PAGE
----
Misplaced Innocence - Part Two
The river viciously spat its white foam up onto the fallen tree that lay in front of the boys, the brittle bark on the underside already worn and flaked from the torrent’s endless barrage. Charlie grabbed the thickest branch he could find sticking from the makeshift bridge, shaking it to see how well the unsteady structure would hold.
‘Seems pretty good.’ Charlie stated with confidence, despite the trunk moving a little with each shake of his wrist. ‘Let’s go, it will be dark soon.’ It was William who paused, his stare first weighing up the fallen trunk and then moving to judge the current below.
‘Are you… are you sure?’ Charlie could hear the subtle hint of fear in his friend’s voice. Standing confidently on the tree, he turned his head to face William a sly smile spreading his lips before the chicken calls erupted from his throat. It was his turn to mock Will for a change.
‘Just get up here and lets go.’
‘Charlie?... Charlie are you there?’
Once more in his cave Charlie picked up the walkie from the mattress, discarding his game gear in the process.
‘What are you doing now?’
‘Just been playing Sonic…’
‘You want to come round? Mum says it’s ok now.’
‘Yeh… awesome, give me five and I will be over. Over.’
Before waiting for a response Charlie was crawling out the cave, the duvet catching on his head as he stood. He took the walkie and placed it in the side pocket of his rucksack. Gathered his copy of Golden Eye, a few comic books and piled them into the pack. Charlie almost fell down the stairs as he hurtled down, jumping down two at a time and nearly crashing into the banister twice.
‘Charlie is that you? What are you doing?’ His mother shouted from the spare bedroom where she had spent the afternoon ironing his father’s shirts for the upcoming week.
‘Just going out… won’t be long.’ He shouted, his stride not faltering.
‘Charlie? Where are you go…’ Sophie shouted as she herself rushed down the staircase, but too late he was already out the house making his way across the darkening garden as the evening took hold.
‘Charlie!’ The shout now came from the kitchen window as she desperately called out for her son. A minute later Charlie heard the fast paced footsteps behind him, squelching on the wet grass. Just before he reached the road, ready to cross to William’s house, a large hand grabbed his shoulder before a strong, powerful arm wrapped around him.
‘Hey Kiddo… Where you off to? Can you not hear your mum shouting after you?’ His father’s breath was slightly heavy from the short run from the house, as he recovered he bent down to Charlie’s eye level.
‘Yeh but… I am only going to Will’s… I won’t be long but it feels like ages since I last saw him and he said I can finally go round.’
‘I know Charlie…’ His father said, now standing once more. His hand pressed harder against Charlie’s shoulder as he angled him back toward their own house. ‘I get it must feel like a really long time, but… you can’t go over there… not now. Besides your dinner is almost ready. I know how much you love my spag bol.’
Charlie’s father walked with him back across their lawn as Charlie reluctantly obeyed, half way across the grass looking back to William’s house, for a moment he saw movement in the upstairs window. That shadow, the echo of movement was the closest he had come to seeing William the whole week.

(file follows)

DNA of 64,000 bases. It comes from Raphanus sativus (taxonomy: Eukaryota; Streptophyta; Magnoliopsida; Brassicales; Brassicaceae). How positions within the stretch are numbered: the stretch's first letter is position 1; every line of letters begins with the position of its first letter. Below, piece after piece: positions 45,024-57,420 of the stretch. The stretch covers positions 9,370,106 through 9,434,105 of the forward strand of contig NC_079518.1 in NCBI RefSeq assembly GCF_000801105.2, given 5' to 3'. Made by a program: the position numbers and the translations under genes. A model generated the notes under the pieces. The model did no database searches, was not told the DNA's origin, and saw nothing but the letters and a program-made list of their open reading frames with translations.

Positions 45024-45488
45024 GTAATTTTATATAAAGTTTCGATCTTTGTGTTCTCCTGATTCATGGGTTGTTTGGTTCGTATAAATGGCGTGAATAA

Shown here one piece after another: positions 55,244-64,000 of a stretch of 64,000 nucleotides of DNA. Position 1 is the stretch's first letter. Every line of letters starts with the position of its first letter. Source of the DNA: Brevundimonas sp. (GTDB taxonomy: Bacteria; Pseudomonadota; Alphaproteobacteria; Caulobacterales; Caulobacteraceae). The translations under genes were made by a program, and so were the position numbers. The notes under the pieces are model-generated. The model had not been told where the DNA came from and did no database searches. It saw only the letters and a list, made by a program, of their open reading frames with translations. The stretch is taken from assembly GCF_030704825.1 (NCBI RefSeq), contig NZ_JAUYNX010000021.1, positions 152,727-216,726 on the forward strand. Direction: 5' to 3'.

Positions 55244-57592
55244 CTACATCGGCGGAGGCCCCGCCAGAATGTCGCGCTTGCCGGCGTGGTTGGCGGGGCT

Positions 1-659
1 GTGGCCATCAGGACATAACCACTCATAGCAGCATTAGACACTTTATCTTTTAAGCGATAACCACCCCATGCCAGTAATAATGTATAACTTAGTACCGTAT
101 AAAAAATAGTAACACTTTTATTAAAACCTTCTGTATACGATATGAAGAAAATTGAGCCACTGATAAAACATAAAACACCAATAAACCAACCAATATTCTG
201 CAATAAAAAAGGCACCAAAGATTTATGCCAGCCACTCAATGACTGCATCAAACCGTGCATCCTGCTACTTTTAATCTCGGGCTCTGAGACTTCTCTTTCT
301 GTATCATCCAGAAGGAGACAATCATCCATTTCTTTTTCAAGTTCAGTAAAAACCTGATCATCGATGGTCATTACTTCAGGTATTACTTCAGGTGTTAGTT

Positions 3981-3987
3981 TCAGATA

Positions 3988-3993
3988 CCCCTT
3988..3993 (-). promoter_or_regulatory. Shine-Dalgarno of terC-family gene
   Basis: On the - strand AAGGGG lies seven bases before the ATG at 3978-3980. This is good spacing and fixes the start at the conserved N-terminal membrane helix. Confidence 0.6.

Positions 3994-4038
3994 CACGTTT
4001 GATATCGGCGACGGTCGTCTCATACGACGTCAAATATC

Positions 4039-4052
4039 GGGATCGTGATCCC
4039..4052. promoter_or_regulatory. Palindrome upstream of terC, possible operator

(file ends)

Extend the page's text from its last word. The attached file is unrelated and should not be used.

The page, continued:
The sun was already making its way behind the trees, casting an eerie twilight to the air as the two boys crouched down behind the rocks, part hidden by the stone and the browning foliage. They stared up to the grey stone tunnel that stuck out of the rock about four feet from the ground opposite, it’s grey walls greening as algae and moss spread over the aging cement like veins. A light trickle of water spouted from the dark emptiness that formed the mouth.
After a moment, all was still and so the boys made their way under the pipe, Charlie boosting William up onto the ledge before being dragged up himself. The tunnel lay dark, stretching out before them. From inside the two must have looked like featureless silhouettes against the dulling twilight behind.
‘There is not a chance I am going in there!’ Charlie leant his weight on the stone pipe, defiant to move.
’You are such a chicken shit! Just come in you loser.’ William was already making his way into the tunnel.
’Will… William!’ Charlie pleaded, shouting after his friend as he disappeared into the darkness.
’Just come on!’ William’s voice echoed, bouncing off the walls and reaching Charlie as a whisper.
‘For Fu…’ Charlie started to exclaim. Seeing the branch broken at his feet he bent down picking it up. The branch was bark less and heavy. Charlie swung it round a few times testing it’s suitability as a club. Clutching the wood in hand he followed his friend into the dark.
‘Dan… I’m worried about Charlie.’ Sophie spoke softly to her husband, not wanting her son to hear the conversation. ‘I’m scared he isn’t handling this very well.’
‘He’s ten Soph. How is he meant to handle it? How are any of us? I know you read about this sort of thing happening, see it on the news all the time. But when it happens on your street… hell, to your neighbour nothing prepares you. It could so easily have been Charlie we were scouring the woods for.’ Daniel tried his best to keep his voice low but was unable to maintain it the whole time, a defensive tone breaking through and raising the level.
‘I know that… of course I do… but the walkie-talkie… he says he’s talking to him?’
Daniel walked over to his wife, taking her in his arms, ‘I know what you mean, but… but honestly I think it’s just a coping mechanism. Right now I think he’s playing make believe, like he always did with William. I think he needs this to cope with the unknown… maybe he can’t grasp what’s actually going on.
‘Hey…’ he gently grasped his wife’s cheeks in his hands, raising her bowed head so they were looking in each other’s eyes. ‘He will be ok, we all will.’